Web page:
THOMPSON, CT – The invitation came unexpectedly. The winner of a contest held by the New England Riders motorcycle group was unable to attend an upcoming non-sportbike track day and organizer Ed Conde wondered if I’d like to fill the slot. Set for May 7 at Thompson Speedway, the street rider training course would be conducted by instructor and author Ken Condon and Tony’s Track Days, a company in Longmeadow, Mass.
Sure, I thought. Other astute riders had been urging me for years that the experience would improve my riding skills, and I was curious – at least until I learned my Progressive insurance policy wouldn’t cover me if I crashed. When Condon posted a video on Facebook of him riding the track, noting at one point that he was hitting 135 miles per hour, I even got nervous.
For one, there was no way my new-to-me 2014 Triumph Bonneville would go 135 miles per hour. There was also the fact there was no way I would go that fast on two wheels. I then learned that participants would be sorted into groups – slow, medium and fast – by bike type and skill level. Watching another video of a slow group in action calmed my nerves. Weighing the risk versus the potential reward, I accepted the invite.
Arriving at Thompson Speedway shortly after 7 a.m. that Monday, I signed in and proceeded to the track-side garage, joining roughly 90 other riders who came from across New England and from as far away as Georgia. I taped my mirrors with blue painter’s tape and the Bonneville underwent a tech check to make sure the tires were good and the bike wasn’t dripping oil. The tape on the mirrors would prevent glass fragments from getting on the track if the bike went down and the rider from seeing others approaching from the rear, forcing each to concentrate on the track ahead.
During the tech check, I requested the slow group and a red sticker was placed on the fly screen on my bike. Others got yellow (for medium) and blue (for fast). The garage was filled with bikes of many brands and styles: Aprilia, BMW, Ducati, Harley-Davidson, Honda, Indian, Kawasaki, Suzuki, Triumph and Yamaha.
During the classroom orientation that followed, Condon repeatedly emphasized safety. Up next were some “follow the leader” laps around the track with other instructors to learn the 1.7-mile road course. “The purpose of the day is really to advance skills. It’s not about going fast. You can have fun, that’s fine, but the priority really for us is to treat this as a school. The reason the racetrack is so advantageous is you don’t have the distractions and dangers that are typical for street riding,” Condon later told me.
Roughly three-quarters of the participants were first-timers and about 10 percent were women. During the orientation, Condon also noted that anxiety is normal. “The anxiety comes from just the fact of the environment. When we say it’s on a racetrack, people have a vision of that. Rightly so. Racetracks. We know of them – competition, danger,” said Condon, who wrote the books “Riding in the Zone” and “Motorcycling the Right Way.”
“We treat this as a road in a controlled condition. We don’t have sand on the road. We don’t have animals running out across the road. We don’t have intersections. We have no Buicks, no minivans, no texting teens. When you take all those dangers and variables out of it, you can concentrate on developing your skills.”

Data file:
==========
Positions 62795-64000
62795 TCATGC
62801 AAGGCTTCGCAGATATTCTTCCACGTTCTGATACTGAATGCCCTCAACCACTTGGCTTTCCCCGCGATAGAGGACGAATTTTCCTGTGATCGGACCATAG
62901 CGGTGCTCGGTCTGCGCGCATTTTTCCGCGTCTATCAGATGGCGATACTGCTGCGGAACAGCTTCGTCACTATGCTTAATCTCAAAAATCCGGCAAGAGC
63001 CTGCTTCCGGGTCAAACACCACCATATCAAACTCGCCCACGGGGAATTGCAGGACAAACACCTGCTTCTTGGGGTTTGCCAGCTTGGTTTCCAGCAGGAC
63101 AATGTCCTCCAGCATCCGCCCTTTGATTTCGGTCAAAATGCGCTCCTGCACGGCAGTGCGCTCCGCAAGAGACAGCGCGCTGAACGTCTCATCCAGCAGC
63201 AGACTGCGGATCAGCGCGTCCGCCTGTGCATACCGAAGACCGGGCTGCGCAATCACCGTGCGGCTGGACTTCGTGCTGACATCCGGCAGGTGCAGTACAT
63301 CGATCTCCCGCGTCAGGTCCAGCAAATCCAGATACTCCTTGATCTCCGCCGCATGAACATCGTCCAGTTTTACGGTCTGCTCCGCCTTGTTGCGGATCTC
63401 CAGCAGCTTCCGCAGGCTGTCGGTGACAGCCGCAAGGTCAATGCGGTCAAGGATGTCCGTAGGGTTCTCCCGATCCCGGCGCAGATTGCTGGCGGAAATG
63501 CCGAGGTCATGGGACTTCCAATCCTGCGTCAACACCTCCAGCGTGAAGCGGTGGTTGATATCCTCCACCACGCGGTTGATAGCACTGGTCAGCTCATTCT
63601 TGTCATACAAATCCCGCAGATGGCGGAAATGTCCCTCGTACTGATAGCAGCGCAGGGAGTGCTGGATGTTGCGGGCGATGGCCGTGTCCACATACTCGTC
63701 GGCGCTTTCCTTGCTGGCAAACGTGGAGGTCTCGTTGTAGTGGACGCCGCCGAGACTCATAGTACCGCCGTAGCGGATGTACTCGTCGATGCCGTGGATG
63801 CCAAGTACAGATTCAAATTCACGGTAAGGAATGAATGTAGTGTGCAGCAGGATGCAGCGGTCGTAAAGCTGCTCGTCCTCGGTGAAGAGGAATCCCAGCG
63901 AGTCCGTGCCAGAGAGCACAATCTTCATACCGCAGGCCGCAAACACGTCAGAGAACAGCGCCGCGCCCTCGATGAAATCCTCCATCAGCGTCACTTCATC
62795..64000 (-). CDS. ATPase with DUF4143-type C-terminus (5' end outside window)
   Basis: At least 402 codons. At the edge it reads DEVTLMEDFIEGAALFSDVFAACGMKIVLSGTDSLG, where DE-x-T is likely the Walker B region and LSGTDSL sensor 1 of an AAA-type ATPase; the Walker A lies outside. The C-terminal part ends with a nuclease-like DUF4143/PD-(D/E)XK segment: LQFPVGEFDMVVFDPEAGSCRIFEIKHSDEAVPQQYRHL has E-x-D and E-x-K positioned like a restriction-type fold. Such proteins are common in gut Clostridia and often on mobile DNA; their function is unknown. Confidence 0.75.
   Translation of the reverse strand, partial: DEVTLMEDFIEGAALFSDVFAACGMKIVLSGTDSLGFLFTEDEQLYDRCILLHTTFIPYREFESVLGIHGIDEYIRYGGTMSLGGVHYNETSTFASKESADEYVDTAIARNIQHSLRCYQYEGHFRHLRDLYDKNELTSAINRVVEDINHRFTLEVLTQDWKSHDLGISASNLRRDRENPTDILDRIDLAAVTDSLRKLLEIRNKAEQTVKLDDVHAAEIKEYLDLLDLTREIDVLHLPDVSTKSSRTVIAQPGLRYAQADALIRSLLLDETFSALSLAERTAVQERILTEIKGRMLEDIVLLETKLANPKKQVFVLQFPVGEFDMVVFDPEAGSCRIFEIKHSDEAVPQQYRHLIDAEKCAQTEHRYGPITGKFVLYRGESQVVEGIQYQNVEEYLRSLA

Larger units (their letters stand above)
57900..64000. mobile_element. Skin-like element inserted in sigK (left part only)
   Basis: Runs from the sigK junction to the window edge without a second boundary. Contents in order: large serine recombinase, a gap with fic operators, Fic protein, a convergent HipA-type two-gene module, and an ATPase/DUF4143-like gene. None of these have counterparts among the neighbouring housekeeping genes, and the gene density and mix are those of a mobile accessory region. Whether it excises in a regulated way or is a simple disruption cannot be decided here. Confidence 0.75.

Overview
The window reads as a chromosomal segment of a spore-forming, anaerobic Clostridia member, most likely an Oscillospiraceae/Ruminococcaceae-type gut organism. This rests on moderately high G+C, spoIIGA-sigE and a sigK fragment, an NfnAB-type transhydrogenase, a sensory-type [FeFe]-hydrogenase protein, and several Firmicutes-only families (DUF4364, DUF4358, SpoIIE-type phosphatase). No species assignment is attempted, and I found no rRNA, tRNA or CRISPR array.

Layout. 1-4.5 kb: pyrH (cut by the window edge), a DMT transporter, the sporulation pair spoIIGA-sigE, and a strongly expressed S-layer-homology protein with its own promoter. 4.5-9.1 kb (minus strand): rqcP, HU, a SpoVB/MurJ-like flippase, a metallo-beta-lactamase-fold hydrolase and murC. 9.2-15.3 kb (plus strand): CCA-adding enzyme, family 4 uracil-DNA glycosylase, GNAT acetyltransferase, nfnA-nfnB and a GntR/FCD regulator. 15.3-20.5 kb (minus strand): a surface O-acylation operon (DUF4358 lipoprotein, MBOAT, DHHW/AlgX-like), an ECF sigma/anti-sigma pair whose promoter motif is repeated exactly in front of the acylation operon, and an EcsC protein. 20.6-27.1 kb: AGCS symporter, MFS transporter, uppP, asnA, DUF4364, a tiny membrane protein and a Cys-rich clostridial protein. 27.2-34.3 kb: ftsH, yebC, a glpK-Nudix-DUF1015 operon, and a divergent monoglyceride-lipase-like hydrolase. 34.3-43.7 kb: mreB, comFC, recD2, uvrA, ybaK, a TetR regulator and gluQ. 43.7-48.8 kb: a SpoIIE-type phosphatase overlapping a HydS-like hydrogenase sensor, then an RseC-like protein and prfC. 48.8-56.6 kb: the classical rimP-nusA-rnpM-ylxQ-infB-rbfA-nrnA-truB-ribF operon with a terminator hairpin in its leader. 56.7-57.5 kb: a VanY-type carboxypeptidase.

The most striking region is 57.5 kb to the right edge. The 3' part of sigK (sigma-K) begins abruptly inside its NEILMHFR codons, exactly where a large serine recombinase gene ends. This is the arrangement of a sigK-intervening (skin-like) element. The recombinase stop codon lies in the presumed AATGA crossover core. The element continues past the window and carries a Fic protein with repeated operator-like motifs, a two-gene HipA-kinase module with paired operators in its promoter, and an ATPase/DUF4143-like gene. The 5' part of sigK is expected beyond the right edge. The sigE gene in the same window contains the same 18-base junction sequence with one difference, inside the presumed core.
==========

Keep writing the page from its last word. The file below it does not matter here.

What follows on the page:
The day’s schedule listed 20 minutes of classroom time and 20 minutes of track time per hour. Six hours of instruction in all. Among some of the items to be taught were vision (where to look when riding), countersteering, trailbraking, identifying and taking the proper line on corners, and body position. Some aspects I already knew and practiced, others were experientially new and required intense concentration and practice.
Without mirrors to see anyone coming up from behind, I flinched slightly when a Harley-Davidson passed me on the inside for the first time, and smiled the first time I passed another bagger. Riders quickly learned to take a line on the track and maintain it as well as to trust that others would do the same, allowing for safe passing. Condon later compared riders passing on the track to skiers doing likewise on a snowy slope, which helped reduce the worry factor.
The overriding goal of the day was to be smooth and consistent on the throttle. I discovered that “slower is faster.” While others cracked the throttle and sped down the straightaway, after a few laps at 85-90 miles per hour, I took to keeping it closer to 50-60 mph to allow the pack to get well ahead of me before turn one. With smooth operation through ensuring corners and by taking the proper line, I found myself catching up to the group on every lap.
I also began grinding foot pegs on corners, a new experience, and learned that it was a result of improper body position. By shifting my butt on the seat and adjusting my posture, the problem was eliminated. Throughout the day, Condon, Tony’s Track Day owner Tony Iannarelli and other patient instructors provided thoughtful lessons, positive feedback and helpful tips.
By mid-afternoon, I was fatigued both mentally and physically, and perhaps a bit dehydrated. Placing safety first, I skipped the final two track sessions, but still came away from the non-sportbike track day feeling that much had been gained. The improvement was evident on the ride home. Operating the Bonneville seemed easier, more natural and, yes, much more fun.
“We have people that have been riding for 20 years and then they come here and they realize how little they actually know about riding,” Iannarelli said. “They learn more in that one day than they have in the 20 years that they’ve been out there.”
Action photos (of Bud Wilkinson) by Arcy Kusari of On Track Media
(This column originally appeared in the “Republican-American” on May 19, 2018.)